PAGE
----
(Updated) Regional news programmes on BBC One in England have been cancelled today as a result of industrial action, called in protest to plans to cut BBC Local Radio services.
Planet Earth Live replaces the lunchtime regional news, while a shortened edition of Garden Rescue will be shown at 6:30pm in most English regions, replacing local programmes including Look North, Points West and Midlands Today.
But some regional bulletins are still being broadcast: BBC South West was able to continue broadcasting Spotlight. East Midlands Today was on air in the evening.
BBC Local Radio services will also be subject to disruption until 11:00am on Thursday, when the strike ends.
Scotland, Wales and Northern Ireland are unaffected.
Journalists in radio, TV and online commenced action as part of an ongoing dispute over the BBC’s plans to cut local radio. 5.7 million listeners tune in to BBC Local radio stations each week to hear valued content relevant to their communities, but proposals by the broadcaster will cull services and mean only 40 hours of guaranteed weekly programming.
The union has been engaged in discussions with the BBC, urging a rethink on the damaging impact cuts will have on local radio.
Michelle Stanistreet, NUJ general secretary, said:
“Staff are striking this week as a last resort – they are under no illusion that the BBC’s plans will undermine already hollowed out local radio content across England. It’s not simply a question about jobs and conditions for our members – they believe passionately in the value that quality local content brings to their audiences, journalism that is trusted and relied upon in the communities they serve. The BBC’s raiding of local radio budgets to fund its Digital First strategy is wrongheaded and risks undermining a vital part of our public service broadcasting. People want local relevant news that is accessible, and that should remain a core part of the breadth of BBC output.”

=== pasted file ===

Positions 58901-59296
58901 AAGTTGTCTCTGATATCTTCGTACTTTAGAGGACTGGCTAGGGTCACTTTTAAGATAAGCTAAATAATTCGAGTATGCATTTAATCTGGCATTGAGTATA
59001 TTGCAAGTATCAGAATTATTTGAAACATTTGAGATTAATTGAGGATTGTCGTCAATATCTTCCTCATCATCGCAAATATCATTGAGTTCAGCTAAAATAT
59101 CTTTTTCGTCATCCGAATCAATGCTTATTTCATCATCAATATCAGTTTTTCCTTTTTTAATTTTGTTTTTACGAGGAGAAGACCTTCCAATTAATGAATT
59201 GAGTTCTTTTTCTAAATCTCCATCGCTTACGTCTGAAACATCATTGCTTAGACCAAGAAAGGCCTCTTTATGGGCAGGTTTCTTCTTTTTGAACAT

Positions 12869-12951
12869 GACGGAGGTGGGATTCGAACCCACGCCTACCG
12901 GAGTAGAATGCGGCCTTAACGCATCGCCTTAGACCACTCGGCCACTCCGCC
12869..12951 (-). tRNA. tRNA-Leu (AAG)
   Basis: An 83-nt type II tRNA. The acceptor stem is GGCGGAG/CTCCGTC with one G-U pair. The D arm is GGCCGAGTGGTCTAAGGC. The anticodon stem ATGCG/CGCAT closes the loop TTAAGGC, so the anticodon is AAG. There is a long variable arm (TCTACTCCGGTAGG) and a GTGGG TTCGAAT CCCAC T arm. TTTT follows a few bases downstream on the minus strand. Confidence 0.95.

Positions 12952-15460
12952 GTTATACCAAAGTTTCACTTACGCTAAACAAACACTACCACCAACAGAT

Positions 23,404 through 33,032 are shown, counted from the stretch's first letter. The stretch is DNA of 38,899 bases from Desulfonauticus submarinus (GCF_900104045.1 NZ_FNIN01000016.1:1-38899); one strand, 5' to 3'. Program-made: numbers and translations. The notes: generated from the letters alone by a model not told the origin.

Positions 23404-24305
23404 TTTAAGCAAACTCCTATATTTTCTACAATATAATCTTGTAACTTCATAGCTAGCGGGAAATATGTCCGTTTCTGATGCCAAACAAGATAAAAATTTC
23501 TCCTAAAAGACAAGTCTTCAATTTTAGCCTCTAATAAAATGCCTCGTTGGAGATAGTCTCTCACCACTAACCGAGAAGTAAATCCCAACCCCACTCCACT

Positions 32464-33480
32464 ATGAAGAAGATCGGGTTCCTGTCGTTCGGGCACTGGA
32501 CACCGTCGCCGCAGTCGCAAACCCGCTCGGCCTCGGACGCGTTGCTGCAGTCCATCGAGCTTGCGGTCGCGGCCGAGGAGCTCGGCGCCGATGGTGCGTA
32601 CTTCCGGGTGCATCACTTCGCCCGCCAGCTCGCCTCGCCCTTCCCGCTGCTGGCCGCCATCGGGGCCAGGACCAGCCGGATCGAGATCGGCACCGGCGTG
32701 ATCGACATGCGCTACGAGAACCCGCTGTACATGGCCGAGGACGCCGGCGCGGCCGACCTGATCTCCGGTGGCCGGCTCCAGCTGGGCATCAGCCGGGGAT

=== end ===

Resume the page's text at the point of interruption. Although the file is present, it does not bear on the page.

But BBC management dug in this morning, defending proposals, arguing that there are changes to how audiences consume media. The BBC’s Jason Horton claimed:
This is a transformation programme not a savings plan. That means we’re not cutting our spend – instead, we plan to move about 10% of our funding towards strengthening our local online services and the impact of our storytelling.
However, back in December, BBC Director of Nations, Rhodri Talfan Davies told the Common’s DCMS select committee that £11 million was being cut from BBC England’s budget.
The latest action comes days after BBC Sport programmes were disrupted following Gary Lineker’s suspension.
updated 22:51 15/03/2023